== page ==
I have not written anything in a while, but that is because I have been extremely busy. Prior to yesterday I had been on missions for the previous 5 days. Yesterday was my first day back at the FOB all day and that day was swamped catching up on paperwork issues and mentoring of the ANA CSM. Today I am on the FOB, but also swampedâ€¦.but able to crank out some blog entries. Tomorrow I am on a mission again, so I better get them written today.
What I want to write about today is not a happy subject or one that will make you feel goodâ€¦.but one that is a cold reality of this country and culture. Yesterday, one of our team members, SFC F was at the Aid Station getting his back looked at. While he was in there a local small child was in there being attended to. See, our US Military aid station is very well equipped with surgeons and specialist. It is the best medical care that many local afghans would ever see. So if there are locals that need medical attention, we will care for them and even evac them if needed. Anyway this little kid was there and being treated for something, and while this was happening the Afghan doctor that works in his own little clinic next to the US Aid station came over. The father of this child saw the afghan doctor and asked for some cough medicine. While he was doing this, the child went critical, which caused every US medical person in that clinic to stop what they were doing and everyone focused on that child. The father was more concerned with himself than with his own child. He left the clinic and went next door to get cough medicine from the Afghan doctor. When he came back, he was smiling and talking with the doc. At this point, his child was clinically dead and the US medics and doctors were frantically trying everything they could do in order to bring the child back (CPR, etc.). They worked on this child until the point of no return. The whole time this was going on, the father acted like nothing was happening and just kept talking to other Afghans in the clinic. After the toddler-child was pronounced dead, they told the father who just responded with â€œEnshalaâ€. Enshala means Godâ€™s Will, and is a term that is used a lot in this part of the world when accidents happen, people are late for a meeting, etc. They say enshala, shrug their shoulders and just donâ€™t worry about it. That is one thing if you have a vehicle accident, it is something else when your 2-4 year old dies right in front of you.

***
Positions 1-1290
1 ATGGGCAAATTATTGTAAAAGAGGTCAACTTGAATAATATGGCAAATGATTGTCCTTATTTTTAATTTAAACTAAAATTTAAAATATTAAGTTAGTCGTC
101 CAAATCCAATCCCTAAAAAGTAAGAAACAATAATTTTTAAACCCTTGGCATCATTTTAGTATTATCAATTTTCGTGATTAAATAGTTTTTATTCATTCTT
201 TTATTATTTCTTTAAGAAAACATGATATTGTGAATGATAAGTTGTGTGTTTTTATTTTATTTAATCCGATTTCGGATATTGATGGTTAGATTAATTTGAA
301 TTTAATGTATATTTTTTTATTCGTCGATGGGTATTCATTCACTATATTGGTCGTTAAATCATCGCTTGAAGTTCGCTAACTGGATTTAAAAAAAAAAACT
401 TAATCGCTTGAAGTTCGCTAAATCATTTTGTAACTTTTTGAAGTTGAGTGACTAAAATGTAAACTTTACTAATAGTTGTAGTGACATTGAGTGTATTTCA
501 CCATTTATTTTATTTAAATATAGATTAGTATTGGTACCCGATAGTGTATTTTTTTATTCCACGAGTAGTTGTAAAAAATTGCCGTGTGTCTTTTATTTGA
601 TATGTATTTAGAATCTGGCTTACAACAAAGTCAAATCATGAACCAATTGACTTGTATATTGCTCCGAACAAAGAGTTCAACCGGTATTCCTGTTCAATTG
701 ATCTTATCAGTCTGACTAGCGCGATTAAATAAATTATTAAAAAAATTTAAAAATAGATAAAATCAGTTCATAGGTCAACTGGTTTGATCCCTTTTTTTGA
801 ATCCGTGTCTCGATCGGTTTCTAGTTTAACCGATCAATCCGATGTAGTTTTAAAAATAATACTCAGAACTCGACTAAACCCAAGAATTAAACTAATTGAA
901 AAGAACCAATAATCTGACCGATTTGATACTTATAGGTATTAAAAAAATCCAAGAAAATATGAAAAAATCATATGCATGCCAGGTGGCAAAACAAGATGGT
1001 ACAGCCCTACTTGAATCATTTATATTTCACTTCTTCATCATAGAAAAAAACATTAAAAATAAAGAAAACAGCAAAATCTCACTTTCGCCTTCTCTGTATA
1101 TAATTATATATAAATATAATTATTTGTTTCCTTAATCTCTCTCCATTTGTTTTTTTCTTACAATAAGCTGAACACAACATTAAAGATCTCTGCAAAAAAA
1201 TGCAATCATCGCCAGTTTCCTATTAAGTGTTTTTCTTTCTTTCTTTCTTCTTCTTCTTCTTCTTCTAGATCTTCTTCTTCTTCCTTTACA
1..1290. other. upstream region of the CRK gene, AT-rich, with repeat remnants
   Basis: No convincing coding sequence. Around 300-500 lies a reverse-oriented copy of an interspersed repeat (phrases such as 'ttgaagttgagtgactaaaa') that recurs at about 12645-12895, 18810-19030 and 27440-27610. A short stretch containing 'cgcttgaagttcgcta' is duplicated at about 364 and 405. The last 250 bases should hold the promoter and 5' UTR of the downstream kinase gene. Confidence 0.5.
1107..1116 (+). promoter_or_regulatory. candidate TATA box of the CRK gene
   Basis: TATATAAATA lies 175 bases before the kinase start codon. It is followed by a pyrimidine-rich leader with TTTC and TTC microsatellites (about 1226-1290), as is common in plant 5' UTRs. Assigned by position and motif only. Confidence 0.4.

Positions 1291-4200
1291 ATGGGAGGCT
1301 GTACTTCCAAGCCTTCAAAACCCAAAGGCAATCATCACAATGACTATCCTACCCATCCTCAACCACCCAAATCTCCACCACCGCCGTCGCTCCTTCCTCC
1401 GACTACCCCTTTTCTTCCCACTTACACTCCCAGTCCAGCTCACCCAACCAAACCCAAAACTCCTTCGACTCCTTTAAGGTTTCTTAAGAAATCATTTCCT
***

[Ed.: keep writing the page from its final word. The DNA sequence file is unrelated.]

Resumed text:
So he said Enshala, they wrapped the childâ€™s body and he leftâ€¦.smiling and saying goodbye to the Afghan doctor. No remorse, no sadness, no thanks to the US docs that tried to save his child. This is the crap that we see. This is the culture that regardless of how hard we try, we will never understand. SFC F has children, and it was everything he could do not to jack the guy. I must say he may have had more restraint than I would. I am not sure how I would respond either, but I know a large part of me would be wanting to kick some sense into that guyâ€™s ass.
See this is the type of stuff you will never hear about in the news. You wonâ€™t hear about US soldiers that donâ€™t know this child from any other, yet they are brought to tears when they lose this child in front of them regardless of what they tried. You wonâ€™t hear about fathers that have no care if their child lives or dies. You wonâ€™t hear about how US military medics will respond 24/7 whenever a sick or injured local comes to the front gate asking for help. In the last day, I have heard on the radio of a man shot in the back, a 60 year old woman having an asthma attack, and a child with shrapnel wounds that was in critical condition just this morning. This is just happening at this one FOB, one of many in the country that are helping people every day, while at the same time trying to kill all the bad ones we can.
The NY team adopted a phrase that included the term Enshala while we were training in Miss. We would say EMF anytime something did not happen our way. I wonder now how much more I will say that phrase now in a joking manner, now that I know how the locals use it for real.